In the early twentieth century, changes in American social and economic conditions had systematically eroded the worth of constitutional protections of individual liberty. It became difficult to ignore the ways in which regnant constitutional interpretation had arbitrarily damned masses of individuals to desperate existences while rewarding others with outrageous luxuries. Progressive philosopher John Dewey asked Americans to consider the meaning of individual freedom through the following thought experiment: imagine an individual without property, education, or employment. Is this individual free to amass property? Would it matter if she was? Can this individual coherently explain her plight to those with power? Does the right to free self-expression help her obtain their ear? If they hear an inarticulate message from her, will they attend to her needs? Dewey’s point is straightforward enough: liberty is not only a matter of leaving individuals alone. At times, government must act positively to give all individuals a minimum chance to live freely. Put another way, liberty without opportunity would be a farce, if only its social, political, and economic consequences weren’t so tragic.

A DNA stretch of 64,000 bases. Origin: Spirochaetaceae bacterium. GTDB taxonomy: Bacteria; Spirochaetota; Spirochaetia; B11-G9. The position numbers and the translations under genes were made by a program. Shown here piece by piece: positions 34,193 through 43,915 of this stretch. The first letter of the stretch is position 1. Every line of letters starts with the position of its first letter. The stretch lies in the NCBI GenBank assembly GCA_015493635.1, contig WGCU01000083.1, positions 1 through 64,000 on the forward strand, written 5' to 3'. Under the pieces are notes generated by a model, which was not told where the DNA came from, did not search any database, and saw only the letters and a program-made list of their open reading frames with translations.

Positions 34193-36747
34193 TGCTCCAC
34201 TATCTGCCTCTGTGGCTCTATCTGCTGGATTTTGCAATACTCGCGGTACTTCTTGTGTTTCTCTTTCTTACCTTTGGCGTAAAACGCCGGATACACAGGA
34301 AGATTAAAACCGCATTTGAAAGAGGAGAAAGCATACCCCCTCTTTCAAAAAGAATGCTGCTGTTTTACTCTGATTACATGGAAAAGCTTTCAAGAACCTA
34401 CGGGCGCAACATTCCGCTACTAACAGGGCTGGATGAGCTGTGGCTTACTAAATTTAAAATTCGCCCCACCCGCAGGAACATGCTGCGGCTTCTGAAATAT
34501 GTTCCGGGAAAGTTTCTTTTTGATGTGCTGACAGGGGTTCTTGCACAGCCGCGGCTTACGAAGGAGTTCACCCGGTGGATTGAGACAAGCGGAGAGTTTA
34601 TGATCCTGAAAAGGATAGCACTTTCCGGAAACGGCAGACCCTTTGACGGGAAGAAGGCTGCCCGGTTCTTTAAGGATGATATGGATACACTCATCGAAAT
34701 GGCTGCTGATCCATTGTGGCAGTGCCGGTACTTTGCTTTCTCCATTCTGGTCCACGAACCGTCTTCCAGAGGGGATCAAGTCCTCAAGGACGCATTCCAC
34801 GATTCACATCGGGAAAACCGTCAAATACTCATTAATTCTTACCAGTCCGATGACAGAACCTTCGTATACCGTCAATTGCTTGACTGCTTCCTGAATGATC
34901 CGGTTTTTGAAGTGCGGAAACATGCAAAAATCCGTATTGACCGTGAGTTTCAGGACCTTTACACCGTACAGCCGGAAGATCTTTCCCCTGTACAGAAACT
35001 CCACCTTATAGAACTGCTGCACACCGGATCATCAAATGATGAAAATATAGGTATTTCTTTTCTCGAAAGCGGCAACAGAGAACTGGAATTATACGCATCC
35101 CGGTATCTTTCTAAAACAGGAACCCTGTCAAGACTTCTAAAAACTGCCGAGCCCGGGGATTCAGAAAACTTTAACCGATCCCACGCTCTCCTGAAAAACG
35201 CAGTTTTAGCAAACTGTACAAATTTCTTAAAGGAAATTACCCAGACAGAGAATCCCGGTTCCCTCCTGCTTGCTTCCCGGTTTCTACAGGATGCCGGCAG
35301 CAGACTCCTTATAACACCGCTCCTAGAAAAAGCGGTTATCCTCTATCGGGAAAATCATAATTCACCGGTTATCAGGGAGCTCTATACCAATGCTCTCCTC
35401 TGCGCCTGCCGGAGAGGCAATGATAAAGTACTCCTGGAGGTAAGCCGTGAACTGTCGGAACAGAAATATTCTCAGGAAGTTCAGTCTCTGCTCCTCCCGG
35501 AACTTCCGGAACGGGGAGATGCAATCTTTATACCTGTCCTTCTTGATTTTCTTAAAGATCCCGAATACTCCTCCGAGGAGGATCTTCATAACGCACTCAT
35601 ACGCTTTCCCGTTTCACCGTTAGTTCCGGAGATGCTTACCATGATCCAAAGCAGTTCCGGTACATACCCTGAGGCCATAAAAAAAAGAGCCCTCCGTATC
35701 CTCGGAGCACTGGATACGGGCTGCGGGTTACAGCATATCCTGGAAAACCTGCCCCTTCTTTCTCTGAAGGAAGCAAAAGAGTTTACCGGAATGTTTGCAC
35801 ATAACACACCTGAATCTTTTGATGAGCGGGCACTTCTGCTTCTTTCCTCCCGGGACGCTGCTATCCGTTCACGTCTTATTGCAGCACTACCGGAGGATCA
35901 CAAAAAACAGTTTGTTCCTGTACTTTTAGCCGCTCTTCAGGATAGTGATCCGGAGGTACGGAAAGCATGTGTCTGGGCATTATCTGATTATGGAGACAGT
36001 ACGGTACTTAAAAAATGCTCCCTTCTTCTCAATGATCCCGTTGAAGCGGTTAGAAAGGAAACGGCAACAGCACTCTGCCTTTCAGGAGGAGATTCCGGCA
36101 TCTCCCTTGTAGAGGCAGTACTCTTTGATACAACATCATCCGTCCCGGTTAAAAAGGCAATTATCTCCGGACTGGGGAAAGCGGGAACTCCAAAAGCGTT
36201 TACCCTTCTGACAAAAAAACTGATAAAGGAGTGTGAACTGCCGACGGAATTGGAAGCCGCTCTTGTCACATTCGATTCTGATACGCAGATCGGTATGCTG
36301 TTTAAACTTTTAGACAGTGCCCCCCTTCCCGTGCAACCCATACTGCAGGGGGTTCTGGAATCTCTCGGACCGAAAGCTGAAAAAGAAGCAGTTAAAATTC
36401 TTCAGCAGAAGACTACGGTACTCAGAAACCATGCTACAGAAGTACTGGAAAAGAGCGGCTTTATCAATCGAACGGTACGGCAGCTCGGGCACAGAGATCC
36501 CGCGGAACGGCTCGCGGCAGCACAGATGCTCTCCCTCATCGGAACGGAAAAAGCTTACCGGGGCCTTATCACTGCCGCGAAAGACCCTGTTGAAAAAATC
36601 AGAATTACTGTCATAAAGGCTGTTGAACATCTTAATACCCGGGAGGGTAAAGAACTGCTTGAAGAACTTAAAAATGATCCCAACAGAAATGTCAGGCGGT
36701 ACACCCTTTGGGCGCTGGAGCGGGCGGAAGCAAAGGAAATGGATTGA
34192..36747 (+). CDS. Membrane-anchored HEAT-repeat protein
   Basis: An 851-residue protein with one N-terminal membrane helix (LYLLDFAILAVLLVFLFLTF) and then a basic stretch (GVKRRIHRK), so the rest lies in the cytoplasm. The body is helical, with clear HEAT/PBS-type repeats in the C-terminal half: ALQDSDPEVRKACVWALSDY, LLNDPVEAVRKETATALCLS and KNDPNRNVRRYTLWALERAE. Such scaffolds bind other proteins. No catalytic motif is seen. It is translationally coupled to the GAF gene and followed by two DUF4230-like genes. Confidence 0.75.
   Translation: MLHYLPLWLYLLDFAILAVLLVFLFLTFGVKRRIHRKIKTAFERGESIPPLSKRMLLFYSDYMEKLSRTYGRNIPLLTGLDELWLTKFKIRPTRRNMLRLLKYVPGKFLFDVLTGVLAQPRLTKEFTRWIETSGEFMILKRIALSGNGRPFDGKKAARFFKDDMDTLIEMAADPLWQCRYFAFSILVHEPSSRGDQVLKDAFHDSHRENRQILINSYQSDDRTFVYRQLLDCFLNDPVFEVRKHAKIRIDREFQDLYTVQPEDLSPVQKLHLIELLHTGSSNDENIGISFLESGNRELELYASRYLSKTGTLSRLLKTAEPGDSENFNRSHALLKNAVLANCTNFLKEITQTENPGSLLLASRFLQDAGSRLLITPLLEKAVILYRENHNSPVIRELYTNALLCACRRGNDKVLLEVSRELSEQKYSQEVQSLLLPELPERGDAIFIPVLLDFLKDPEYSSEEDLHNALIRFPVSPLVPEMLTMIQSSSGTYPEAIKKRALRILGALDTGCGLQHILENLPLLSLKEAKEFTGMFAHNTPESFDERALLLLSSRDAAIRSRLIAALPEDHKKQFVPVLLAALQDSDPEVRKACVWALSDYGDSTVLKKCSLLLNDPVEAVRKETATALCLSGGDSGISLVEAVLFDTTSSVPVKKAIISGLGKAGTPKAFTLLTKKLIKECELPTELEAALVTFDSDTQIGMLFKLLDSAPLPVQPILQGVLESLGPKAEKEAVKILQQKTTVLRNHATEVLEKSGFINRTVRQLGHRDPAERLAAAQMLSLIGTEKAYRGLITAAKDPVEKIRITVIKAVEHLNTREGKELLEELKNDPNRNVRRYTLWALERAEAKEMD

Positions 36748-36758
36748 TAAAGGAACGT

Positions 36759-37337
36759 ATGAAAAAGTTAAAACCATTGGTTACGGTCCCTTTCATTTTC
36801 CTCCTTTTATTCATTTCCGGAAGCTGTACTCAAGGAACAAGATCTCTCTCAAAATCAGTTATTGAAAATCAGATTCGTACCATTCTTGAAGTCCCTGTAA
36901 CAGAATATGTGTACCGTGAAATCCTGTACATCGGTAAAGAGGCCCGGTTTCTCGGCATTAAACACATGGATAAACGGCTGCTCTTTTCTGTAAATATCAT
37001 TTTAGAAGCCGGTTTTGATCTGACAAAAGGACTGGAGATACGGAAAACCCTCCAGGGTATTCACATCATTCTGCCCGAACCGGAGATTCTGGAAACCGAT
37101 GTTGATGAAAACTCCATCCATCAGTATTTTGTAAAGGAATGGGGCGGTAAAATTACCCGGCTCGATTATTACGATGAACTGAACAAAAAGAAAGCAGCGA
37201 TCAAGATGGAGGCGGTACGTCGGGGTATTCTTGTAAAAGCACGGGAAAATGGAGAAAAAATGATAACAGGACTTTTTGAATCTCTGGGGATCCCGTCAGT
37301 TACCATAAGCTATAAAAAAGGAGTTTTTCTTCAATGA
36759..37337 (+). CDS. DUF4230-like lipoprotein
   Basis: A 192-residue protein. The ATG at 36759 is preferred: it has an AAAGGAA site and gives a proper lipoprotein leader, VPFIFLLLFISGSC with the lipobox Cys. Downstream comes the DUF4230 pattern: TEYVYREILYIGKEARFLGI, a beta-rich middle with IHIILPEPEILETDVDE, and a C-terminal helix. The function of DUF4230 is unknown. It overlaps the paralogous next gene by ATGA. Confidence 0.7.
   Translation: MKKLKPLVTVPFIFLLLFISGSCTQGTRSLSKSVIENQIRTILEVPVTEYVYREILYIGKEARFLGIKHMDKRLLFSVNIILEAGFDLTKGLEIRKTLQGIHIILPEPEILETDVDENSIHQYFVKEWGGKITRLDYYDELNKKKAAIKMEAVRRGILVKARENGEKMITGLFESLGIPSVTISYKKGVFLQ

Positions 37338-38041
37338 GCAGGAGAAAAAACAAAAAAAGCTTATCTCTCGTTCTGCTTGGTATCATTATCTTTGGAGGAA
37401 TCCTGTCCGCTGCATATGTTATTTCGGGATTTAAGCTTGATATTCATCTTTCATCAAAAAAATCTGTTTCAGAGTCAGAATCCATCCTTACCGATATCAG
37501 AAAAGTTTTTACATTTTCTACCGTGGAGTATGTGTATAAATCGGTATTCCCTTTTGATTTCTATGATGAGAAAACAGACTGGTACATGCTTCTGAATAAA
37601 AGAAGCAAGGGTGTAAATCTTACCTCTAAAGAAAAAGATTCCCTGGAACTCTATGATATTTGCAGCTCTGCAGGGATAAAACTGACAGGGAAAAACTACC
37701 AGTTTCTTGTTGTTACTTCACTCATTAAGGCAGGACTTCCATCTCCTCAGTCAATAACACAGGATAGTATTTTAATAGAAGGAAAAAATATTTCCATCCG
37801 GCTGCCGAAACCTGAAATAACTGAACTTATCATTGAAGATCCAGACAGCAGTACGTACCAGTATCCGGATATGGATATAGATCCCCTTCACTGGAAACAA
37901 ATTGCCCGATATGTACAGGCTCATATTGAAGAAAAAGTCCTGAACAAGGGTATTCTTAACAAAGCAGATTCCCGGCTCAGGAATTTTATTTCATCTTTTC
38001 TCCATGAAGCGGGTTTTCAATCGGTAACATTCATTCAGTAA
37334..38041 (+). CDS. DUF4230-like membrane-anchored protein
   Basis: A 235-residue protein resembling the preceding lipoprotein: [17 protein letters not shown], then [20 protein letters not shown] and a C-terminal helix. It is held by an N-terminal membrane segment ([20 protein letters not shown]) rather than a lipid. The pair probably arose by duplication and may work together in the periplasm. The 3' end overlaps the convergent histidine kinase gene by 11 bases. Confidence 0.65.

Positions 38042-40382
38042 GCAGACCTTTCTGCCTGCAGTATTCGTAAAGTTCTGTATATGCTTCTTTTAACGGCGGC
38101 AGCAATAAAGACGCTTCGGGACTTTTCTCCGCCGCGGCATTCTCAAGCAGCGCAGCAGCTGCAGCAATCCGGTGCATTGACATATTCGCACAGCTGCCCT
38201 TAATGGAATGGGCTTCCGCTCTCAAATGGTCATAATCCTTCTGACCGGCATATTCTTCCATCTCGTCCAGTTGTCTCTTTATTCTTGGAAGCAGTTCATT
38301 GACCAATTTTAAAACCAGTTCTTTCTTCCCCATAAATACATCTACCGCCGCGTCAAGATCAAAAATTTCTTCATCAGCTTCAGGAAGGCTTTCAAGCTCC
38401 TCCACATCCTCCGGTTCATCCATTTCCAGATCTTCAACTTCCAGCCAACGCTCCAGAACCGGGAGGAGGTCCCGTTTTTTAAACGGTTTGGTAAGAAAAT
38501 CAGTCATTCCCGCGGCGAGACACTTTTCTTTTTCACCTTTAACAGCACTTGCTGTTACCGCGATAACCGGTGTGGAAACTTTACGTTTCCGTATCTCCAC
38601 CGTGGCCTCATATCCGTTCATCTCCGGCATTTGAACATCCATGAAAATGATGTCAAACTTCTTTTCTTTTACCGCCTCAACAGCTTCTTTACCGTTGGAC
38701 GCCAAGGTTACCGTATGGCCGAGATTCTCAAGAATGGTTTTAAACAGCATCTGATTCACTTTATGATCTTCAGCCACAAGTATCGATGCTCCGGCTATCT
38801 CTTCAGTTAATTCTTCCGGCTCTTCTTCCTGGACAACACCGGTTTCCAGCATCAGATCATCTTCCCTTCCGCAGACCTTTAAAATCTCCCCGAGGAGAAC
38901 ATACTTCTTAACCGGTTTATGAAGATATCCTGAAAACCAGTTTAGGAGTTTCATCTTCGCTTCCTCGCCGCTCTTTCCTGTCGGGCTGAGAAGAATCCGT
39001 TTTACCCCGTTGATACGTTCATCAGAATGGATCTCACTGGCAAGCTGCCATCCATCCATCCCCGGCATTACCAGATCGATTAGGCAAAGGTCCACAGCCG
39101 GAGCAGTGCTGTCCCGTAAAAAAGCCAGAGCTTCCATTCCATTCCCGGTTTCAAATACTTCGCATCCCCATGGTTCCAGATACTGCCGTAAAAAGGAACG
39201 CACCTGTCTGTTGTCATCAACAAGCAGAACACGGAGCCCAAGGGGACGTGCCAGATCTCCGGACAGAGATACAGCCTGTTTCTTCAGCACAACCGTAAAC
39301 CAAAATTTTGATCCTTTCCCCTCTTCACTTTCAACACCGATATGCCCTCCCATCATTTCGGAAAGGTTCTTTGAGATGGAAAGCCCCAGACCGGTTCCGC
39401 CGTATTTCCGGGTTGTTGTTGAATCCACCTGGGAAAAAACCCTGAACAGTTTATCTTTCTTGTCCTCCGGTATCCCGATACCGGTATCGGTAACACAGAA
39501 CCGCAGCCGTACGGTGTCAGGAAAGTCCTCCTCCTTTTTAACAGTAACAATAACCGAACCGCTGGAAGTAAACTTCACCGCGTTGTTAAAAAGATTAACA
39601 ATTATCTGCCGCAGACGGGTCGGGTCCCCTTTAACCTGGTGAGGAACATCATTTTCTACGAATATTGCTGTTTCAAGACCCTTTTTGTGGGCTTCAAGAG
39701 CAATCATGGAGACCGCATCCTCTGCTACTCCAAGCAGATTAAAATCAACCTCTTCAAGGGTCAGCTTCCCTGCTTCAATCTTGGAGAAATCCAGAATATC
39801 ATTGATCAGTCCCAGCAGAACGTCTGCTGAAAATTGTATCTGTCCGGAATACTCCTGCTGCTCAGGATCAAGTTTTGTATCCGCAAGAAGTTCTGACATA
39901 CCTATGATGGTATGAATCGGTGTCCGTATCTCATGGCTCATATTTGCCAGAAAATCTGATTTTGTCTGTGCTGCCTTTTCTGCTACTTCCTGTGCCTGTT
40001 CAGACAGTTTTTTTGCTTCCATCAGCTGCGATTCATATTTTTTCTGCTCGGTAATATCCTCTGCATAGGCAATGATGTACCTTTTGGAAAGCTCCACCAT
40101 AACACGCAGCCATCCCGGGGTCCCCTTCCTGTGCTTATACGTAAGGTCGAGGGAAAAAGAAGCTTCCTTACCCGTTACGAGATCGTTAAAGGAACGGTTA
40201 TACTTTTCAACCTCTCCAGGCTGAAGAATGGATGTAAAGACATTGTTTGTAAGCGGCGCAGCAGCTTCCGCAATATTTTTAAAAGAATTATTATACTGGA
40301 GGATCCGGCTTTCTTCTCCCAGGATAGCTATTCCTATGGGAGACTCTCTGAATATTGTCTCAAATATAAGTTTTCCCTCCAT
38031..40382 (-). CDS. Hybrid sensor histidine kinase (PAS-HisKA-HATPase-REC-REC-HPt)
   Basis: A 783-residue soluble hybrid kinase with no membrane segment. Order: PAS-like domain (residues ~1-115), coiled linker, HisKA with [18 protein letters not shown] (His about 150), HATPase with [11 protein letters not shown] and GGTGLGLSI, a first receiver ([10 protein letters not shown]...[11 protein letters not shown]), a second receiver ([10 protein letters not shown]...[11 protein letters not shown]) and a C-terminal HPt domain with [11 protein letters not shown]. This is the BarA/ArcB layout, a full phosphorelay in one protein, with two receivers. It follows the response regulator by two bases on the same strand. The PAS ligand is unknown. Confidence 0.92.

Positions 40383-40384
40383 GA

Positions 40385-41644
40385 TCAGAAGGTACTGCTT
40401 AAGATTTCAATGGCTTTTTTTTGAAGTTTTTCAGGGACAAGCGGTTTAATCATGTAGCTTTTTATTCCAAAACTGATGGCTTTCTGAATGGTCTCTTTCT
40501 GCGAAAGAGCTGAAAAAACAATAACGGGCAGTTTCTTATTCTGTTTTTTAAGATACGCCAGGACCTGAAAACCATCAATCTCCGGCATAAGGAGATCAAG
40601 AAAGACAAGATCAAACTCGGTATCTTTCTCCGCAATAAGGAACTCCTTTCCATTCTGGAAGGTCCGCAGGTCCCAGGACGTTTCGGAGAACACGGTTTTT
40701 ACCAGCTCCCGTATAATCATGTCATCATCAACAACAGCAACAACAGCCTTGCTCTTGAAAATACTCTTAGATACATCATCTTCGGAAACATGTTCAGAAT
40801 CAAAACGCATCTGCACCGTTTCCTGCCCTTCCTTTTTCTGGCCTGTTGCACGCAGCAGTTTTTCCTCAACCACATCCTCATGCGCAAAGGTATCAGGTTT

Dewey argued that instead of deemphasizing relevant constitutional protections of individuals, the state ought to explore ways to strengthen them against newly important corporate forces. He was among the first to note that applying private property protections to corporate and semi-public property presented a direct threat to the liberty of individuals, not to mention a tortured interpretation of constitutional property rights. Constraints upon individual liberty, he recognized, are as much social and economic as they are political. It is in response to such arguments that many conservatives determine progressives to be subconscious Marxists or secret “socialists.” The fallacy of conflating any argument suggesting that market regulation may enhance individual liberty with Marxism ought to be baldly evident. Marx saw politics withering away at the end of history, while Dewey emphasized the value of individual engagement in democratic decision-making. Concern over the use of wealth as a weapon against the less powerful does not make one a Marxist.